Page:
Harriet **1/2

Erivo is terrific as Harriet, but flawed storytelling hinders the rest of this biopic.

Is it worth $10? Yes

Her slave name was Minty, but you know her as Harriet Tubman, the woman who escorted hundreds of slaves to freedom in the 1850s and ‘60s. Her heroism is undeniable, and her legend is undoubtedly a tale worth sharing. It’s a shame, then, that director Kasi Lemmons (“Black Nativity”) didn’t fashion a better movie around Cynthia Erivo’s inspired performance as Harriet.

It’s not a bad movie, it’s just…flawed. Things go unsaid that should be explained, and some things are overexplained when they could’ve gone unsaid. The film, which is based on a play by Langston Hughes and was adapted for the screen by Lemmons, begins in 1849 Bucktown, Maryland. Minty (Erivo) is slave on the Brodess plantation. Her husband John (Zackary Momoh) and father (Clarke Peters) are free and live nearby, but the women in the family are slaves. With the help of a lawyer, Minty and John respectfully ask for their children to be born free, which doesn’t go over well with Master Brodess (Mike Marunde). Soon Minty is for sale, but before she can be sold she runs away, telling the Brodess’ oldest son, Gideon (Joe Alwyn), she will either “be free or die.”

With no water, food, or anything other than the clothes on her back, she escapes on foot to Wilmington, Delaware, finds help, and then ventures to Philadelphia, where she meets African-American abolitionist William Still (Leslie Odom Jr.). Still gets her involved in the Underground Railroad, which was a network of anti-slavery sympathizers who assisted slaves in escaping captivity. Minty, now known by her free name, Harriet Tubman, was one of the leading “conductors” of the railroad, meaning she was entrusted to safely move groups of slaves from the south to freedom in the north. It’s estimated that she made 13 trips and freed 70 slaves in the process, all at great risk to herself.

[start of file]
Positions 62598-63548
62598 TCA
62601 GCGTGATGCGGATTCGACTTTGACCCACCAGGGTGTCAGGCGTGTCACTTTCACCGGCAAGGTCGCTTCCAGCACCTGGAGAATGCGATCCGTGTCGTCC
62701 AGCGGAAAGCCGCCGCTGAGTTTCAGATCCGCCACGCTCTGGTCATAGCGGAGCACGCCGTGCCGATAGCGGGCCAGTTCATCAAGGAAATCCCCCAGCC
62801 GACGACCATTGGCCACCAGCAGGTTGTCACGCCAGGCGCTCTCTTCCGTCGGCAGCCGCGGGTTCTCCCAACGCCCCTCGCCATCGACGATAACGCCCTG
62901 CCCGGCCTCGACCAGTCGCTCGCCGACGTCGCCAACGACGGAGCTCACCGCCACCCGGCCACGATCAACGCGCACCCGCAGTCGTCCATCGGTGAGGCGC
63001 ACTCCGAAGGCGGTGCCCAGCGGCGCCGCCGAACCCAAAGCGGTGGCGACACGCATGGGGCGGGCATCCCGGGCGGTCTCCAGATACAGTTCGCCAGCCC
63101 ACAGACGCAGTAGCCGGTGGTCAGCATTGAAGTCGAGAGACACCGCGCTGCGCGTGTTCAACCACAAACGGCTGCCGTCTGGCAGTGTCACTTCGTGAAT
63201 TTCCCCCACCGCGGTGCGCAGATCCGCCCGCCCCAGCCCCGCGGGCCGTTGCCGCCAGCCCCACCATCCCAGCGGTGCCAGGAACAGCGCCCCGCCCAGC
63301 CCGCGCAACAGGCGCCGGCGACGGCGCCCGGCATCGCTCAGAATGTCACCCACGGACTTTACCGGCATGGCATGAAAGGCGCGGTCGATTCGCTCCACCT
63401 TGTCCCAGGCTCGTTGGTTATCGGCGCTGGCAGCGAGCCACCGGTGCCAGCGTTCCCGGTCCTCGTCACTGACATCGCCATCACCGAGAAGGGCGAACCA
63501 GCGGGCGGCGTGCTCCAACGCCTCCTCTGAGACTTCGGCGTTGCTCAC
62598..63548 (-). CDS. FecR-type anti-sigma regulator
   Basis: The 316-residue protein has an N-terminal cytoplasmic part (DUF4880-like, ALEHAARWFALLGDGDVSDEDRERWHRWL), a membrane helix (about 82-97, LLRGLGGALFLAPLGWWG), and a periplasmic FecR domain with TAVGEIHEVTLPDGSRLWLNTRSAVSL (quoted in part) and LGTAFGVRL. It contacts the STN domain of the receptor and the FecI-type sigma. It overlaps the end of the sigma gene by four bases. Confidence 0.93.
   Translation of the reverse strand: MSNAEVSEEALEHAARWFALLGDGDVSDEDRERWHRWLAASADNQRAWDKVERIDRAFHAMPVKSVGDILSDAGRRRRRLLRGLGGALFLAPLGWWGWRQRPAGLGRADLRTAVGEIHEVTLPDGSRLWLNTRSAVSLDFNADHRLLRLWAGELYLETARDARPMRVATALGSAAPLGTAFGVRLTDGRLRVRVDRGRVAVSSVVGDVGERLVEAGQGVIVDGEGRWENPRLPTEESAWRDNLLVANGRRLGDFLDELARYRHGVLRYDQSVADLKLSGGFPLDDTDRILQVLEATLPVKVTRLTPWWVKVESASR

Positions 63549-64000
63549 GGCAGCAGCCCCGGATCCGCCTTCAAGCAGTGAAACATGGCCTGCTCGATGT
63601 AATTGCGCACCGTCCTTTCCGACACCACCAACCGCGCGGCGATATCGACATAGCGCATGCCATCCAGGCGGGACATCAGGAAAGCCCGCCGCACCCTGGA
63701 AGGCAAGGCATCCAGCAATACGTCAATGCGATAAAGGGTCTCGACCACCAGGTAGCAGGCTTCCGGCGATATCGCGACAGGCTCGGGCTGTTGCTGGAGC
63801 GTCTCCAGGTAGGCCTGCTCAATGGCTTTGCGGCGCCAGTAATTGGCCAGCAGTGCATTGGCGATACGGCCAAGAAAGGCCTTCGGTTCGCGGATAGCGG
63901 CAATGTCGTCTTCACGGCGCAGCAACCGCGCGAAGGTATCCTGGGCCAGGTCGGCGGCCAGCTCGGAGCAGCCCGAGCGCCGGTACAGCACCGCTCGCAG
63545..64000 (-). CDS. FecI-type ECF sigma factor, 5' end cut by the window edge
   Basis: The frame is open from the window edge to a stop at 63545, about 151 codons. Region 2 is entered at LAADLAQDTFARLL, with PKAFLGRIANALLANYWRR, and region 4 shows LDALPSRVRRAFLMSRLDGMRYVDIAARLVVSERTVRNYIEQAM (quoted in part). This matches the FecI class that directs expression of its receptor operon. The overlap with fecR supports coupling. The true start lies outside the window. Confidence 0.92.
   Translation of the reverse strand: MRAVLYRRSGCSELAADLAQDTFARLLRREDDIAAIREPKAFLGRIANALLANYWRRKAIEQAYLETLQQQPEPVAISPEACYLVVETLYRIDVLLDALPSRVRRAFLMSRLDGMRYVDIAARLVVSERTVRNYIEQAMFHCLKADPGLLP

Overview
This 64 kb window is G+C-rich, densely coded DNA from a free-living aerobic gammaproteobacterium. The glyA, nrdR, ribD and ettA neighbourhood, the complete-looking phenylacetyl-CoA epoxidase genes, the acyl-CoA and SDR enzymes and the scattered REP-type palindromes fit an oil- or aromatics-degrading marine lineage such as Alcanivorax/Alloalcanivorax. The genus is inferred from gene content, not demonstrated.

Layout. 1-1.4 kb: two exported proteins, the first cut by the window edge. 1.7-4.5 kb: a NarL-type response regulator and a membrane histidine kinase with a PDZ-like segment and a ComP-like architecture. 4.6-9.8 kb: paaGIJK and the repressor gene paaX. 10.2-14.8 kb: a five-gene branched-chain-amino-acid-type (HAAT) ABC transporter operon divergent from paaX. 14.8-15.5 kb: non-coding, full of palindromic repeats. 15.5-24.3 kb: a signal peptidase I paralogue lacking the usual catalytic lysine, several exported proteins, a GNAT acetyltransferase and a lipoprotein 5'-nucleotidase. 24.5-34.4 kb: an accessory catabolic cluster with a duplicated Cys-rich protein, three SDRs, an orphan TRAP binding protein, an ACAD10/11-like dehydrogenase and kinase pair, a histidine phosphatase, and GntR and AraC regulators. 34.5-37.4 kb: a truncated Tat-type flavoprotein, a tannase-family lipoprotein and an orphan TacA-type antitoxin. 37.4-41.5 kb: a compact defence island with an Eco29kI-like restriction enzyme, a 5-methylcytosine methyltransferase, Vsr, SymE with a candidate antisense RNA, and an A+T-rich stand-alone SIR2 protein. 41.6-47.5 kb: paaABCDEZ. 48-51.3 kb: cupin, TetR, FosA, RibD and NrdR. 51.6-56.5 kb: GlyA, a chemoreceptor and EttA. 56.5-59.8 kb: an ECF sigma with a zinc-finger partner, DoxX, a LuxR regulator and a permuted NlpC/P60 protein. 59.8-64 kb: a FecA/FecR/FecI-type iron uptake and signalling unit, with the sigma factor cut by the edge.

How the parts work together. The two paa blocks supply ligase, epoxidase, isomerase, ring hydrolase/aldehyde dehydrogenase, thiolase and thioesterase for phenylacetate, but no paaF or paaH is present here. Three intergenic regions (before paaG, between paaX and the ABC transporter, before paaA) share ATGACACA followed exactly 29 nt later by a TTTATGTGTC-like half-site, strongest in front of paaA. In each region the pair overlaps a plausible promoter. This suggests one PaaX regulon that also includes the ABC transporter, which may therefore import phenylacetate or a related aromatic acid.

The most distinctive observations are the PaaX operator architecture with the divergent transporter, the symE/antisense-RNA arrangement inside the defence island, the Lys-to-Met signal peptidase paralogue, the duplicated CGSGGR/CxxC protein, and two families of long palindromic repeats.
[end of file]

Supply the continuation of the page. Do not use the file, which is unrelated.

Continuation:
Certainly, these are laudable accomplishments. If only Lemmons allowed more insight into how the Underground Railroad worked, and what the freed slaves did once they reached Philadelphia. If part of the legend of Harriet Tubman is that she gave people freedom, an idea of what they did with that freedom is relevant and needed. Erivo does everything she can to make Harriet a sympathetic, brave and inspiring heroine, but she doesn’t have enough around her to elevate the film to greatness.   

Head-scratching questions start early in “Harriet,” and come often: Why is she laying in a field in the opening scene? How did she and John hire a lawyer? There’s 25 miles to go to Pennsylvania, and she chooses to walk? If she believes God is guiding her to safety, and receives premonitions that show her things before they happen, why is she ever in danger? And so on. These questions don’t necessarily ruin the movie, but lapses of logic are a hindrance to narrative credibility.

Given Harriet Tubman’s importance in American history, it’s a bit surprising that it took this long for a mainstream movie to be made about her life. Unfortunately, only Erivo’s performance stands out in a film that otherwise doesn’t live up to Tubman’s extraordinary accomplishments.

Did you know?
Tubman was also active in the Civil War and Women’s Suffrage movement before she died in 1913.

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